And while not everyone is specifically requesting a collaborative robot now, the demand is steadily growing as needs change in production plants.
“To date, we have not received many requests for this technology. Typically manufacturers who are coming to us are looking for complete automation solutions – where the packaging machine replaces multiple repetitive tasks. So therefore, one machine can be more cost-effective than several robots… Collaborative robots can offer ultimate flexibility and that is a priority for many of our customers…,” says Bryan Sinicrope, VP of sales and marketing, A-B-C Packaging Machine Corp.
Designed for use in the growing flexible packaging market, A-B-C’s (abcpackaging.com) new Model 600 robotic packer is an extension of the company’s line of pick and place packers.
The Model 600 offers maximum flexibility to run multiple package styles with a variety of infeed options, making this machine a good choice for packagers looking to upgrade from hand packing or moving from another package style. It is equipped with a high payload 2-axis robotic arm that can be programmed for virtually any packing configuration. The operator station offers complete control in a clear and concise interface, including setup, operation, real-time and historical status reports, maintenance alerts and fault detection for troubleshooting.
Changeover can be completed in less than 10 minutes by new product/pack selection at the operator station, and quick-change tooling reduces downtime for adjustments.
Reduced downtime and simple operation are key components to a successful robotics solution. New software for palletizing and case packing addresses these needs and more. Schneider Packaging Equipment Co. (schneiderpackaging.com) offers proprietary software to ensure efficient pack patterns for customer palletizing and case packing needs. The pattern generating setup software, introduced for Robox machines, automates layouts in palletizing. The standard manufacturer’s software is designed to be open-ended to accommodate multiple uses in the field. This new software can be tailored to fit the specific needs of customers, and new products can be set up in less than five minutes with quick adjustments being made to accommodate existing patterns for special unit loads. What’s more is that operation is simple and guided through the human-machine interface so nearly anyone on the floor can operate the software.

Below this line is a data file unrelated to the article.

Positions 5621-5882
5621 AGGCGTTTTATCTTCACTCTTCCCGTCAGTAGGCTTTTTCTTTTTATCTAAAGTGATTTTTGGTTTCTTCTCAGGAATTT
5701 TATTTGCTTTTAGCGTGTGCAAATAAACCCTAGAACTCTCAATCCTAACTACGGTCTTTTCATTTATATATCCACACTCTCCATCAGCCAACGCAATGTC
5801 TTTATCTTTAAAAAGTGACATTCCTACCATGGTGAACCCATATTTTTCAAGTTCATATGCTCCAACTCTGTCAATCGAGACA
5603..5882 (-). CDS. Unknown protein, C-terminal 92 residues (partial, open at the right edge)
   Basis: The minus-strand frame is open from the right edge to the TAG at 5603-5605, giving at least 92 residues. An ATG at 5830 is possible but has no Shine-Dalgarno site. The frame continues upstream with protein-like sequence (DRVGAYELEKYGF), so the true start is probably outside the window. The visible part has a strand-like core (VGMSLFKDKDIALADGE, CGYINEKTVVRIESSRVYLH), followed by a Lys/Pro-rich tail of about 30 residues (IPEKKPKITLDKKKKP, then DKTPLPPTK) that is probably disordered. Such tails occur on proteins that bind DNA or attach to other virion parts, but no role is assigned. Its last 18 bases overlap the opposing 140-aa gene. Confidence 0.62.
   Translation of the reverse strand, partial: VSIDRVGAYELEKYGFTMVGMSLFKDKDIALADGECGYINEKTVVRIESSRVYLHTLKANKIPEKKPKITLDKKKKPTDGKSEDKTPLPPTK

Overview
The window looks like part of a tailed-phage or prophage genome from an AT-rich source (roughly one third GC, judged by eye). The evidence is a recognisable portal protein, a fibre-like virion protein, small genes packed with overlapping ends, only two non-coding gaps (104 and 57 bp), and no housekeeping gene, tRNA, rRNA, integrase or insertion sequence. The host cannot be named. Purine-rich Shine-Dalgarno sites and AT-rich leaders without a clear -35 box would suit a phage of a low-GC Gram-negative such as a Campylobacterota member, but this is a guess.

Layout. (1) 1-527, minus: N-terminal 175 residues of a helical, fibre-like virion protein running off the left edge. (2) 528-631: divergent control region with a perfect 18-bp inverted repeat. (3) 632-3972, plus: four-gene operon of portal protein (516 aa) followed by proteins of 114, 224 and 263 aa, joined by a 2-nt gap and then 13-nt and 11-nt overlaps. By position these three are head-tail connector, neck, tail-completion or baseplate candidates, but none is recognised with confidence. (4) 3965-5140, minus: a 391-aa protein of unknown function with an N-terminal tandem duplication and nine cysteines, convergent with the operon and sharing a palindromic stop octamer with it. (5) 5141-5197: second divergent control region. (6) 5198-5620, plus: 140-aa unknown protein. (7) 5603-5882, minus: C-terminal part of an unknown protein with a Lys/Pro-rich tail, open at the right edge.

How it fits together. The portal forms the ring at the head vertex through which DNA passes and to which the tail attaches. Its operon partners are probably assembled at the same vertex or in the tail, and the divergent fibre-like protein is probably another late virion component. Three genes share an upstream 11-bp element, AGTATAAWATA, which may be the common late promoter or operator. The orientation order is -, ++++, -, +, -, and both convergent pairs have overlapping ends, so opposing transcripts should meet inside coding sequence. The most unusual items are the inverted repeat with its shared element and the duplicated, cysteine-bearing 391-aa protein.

The Robox is a flexible end-of-line palletizer, designed to efficiently pack pallets of various product types. It features new improvements such as the over/under conveyor, which reduces the risk of injury by allowing the operator to stand safely outside of the cell and load a new pallet into the bottom of the conveyor. Once finished packing, the full pallet is lifted and conveyed out of the cell while the new pallet is received automatically. The robot never needs to stop operation.
Today’s robotics and automation technology offer customers even more benefits than they knew they needed. From space-savings to reduced downtime and collaboration, today’s machines and software have answered the call for superior production.